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Here is the problem.

  1. Host.txt file has only Hostnames as follows:
GVC-CH-ZRH-BRA-5H81-PELE
GVC-US-NYC-9TH-4C101-MEDROOM
GVC-US-NYC-9TH-4C101E-EXTRA
GVC-US-NYC-9TH-5E117-STUDIO54

2.HosandIp.txt has the Hostnames and Ip as follows (HostandIP has hostname,IP Address Note the Comma (,)):

GVC-CH-ZRH-BRA-5H81-PELE,170.16.75.101
GVC-US-NYC-9TH-4C101-MEDROOM,170.26.114.242
GVC-US-NYC-9TH-4C101E-EXTRA,170.26.108.224
GVC-US-NYC-9TH-5E117-STUDIO54,170.26.108.95
beta-gvc-personal-antoniop-526,170.26.107.180
beta-gvc-personal-antoniop-9100,170.26.106.206
beta-gvc-personal-antoniop-9100b,170.26.106.41
beta-gvc-personal-antoniop-office,170.26.107.192

I need to compare these two files and get only the IP Address in another text file called IPOnly.txt

  1. IPOnly.txt has only the IP's common to both Host.txt and HostandIp.txt as follows:
170.16.75.101
170.26.114.242
170.26.108.224
170.26.108.95

It can be done in JAVA using HASH MAP. Is there a Linux Command to do this ? Please Help!

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Pretty much under 10 lines of code in Java. Why don't you want to do it in Java? –  Captain Giraffe May 17 '11 at 0:46
    
doing this with simple shell tools is probably a bit of a stretch; Perl, Python, or Ruby would probably all be easier to use than bash, and I expect they'd all start faster than a JVM -- which one would work best for you? :) –  sarnold May 17 '11 at 0:47
    
@sarnold, standard shell tools are actually the easiest way to do it :-). join works directly on sorted files. –  Aaron McDaid May 17 '11 at 1:04
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6 Answers 6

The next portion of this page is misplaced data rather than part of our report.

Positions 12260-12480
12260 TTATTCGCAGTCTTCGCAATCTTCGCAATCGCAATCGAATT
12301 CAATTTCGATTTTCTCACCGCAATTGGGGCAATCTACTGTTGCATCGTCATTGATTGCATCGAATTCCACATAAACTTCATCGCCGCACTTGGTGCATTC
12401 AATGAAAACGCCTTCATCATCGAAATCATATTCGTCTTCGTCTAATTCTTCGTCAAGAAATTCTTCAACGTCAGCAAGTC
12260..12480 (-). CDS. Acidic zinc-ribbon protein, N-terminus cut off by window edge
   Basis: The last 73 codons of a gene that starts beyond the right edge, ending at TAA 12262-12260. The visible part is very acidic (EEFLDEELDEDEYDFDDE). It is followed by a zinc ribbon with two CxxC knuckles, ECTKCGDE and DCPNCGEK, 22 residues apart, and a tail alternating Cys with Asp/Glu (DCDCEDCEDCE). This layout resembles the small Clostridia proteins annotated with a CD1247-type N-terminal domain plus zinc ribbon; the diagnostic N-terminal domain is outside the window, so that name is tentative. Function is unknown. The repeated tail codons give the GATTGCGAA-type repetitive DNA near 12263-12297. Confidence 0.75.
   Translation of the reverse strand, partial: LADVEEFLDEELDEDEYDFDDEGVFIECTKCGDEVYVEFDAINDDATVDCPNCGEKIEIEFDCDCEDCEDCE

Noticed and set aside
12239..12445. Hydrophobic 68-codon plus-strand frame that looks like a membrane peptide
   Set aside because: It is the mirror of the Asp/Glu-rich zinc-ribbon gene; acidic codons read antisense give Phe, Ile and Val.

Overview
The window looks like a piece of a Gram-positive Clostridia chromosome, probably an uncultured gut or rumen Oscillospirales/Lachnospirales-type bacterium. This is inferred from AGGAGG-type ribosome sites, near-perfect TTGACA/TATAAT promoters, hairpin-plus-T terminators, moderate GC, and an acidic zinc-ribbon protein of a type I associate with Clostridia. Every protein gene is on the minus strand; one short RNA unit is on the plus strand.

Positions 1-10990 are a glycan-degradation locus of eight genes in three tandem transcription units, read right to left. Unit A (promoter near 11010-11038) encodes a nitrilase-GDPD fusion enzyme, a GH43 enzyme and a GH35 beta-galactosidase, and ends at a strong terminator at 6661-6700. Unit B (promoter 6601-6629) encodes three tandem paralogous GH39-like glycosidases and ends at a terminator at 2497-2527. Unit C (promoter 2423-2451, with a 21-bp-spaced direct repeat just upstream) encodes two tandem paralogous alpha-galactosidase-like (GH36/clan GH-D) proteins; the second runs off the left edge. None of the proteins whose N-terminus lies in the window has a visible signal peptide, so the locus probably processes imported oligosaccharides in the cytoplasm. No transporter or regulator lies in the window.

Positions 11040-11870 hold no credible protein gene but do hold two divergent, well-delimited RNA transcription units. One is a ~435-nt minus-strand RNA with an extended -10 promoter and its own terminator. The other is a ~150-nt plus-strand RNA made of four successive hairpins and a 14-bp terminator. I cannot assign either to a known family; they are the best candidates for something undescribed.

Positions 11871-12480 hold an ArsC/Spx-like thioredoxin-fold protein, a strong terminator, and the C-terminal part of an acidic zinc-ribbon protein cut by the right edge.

sort Host.txt -o Host_sorted.txt
sort HosandIp.txt -o HosandIp_sorted.txt
join Host_sorted.txt HosandIp_sorted.txt -t, | cut -d, -f2

The input files must be sorted. The entries aren't quite sorted in the order desired by join, therefore I've included the calls to sort to do this. Join man page

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can also use process substitution to perform the sorts inline: join <(sort Host.txt) <(sort HosandIp.txt) ... –  glenn jackman May 17 '11 at 2:29
1  
join -t, -o2.2 <(sort -t, -k1,1n Host.txt) <(sort -t, -k1,1n HosandIp.txt) –  pixelbeat May 17 '11 at 10:05
    
The performance of this is O(log(n)) versus the optimal solution being O(n) –  AffluentOwl Mar 6 at 0:48
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Here is my 0.02$ in perl

#!/usr/bin/perl
use strict;
use warnings;

open (HOST, '<Host.txt') || die;
open (HOSTANDIP, '<HostAndIp.txt') || die;

my %host2ip;
map { chomp; my ($h,$i) = split /,/; $host2ip{$h} = $i } (<HOSTANDIP>);

map { chomp; print "$host2ip{$_}\n" if exists($host2ip{$_}) } (<HOST>);
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awk -F, '
  NR == FNR {host[$1]++; next}
  ($1 in host) {print $2}
' Host.txt HostandIP.txt > IPOnly.txt
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My take using Python:

hosts_contents = open('Host.txt', 'r').read()
hosts_and_ips_contents = open('HosandIp.txt', 'r').read()
host_ips = dict(line.split(',') for line in hosts_and_ips_contents.splitlines())
hosts_wanted = set(hosts_contents.splitlines())
print '\n'.join(ip for host, ip in host_ips.iteritems() if host in hosts_wanted)
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sed -e 's/^/\^/' -e 's/$/,/' Host.txt | egrep -f - HosandIp.txt | awk -F, '{print $2}' > IPOnly.txt

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one-liner:

for line in $(cat host.txt); do sed -n s/$line',\(.*\)/\1/p' host-and-ip.txt ; done > ip-only.txt

in readable form:

for line in $(cat host.txt)
do
  sed -n s/$line',\(.*\)/\1/p' host-and-ip.txt 
done > ipOnly.txt
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Please comment the downvote. Do I need to correct something? –  user unknown May 18 '11 at 14:29
    
The performance of this is O(n^2) versus the optimal solution being O(n). –  AffluentOwl Aug 29 '13 at 5:07
    
@AffluentOwl: I don't see the performance requirements in the question. Without concrete numbers of lines and so on, O(n²) needn't be slower than O(n). –  user unknown Aug 29 '13 at 22:34
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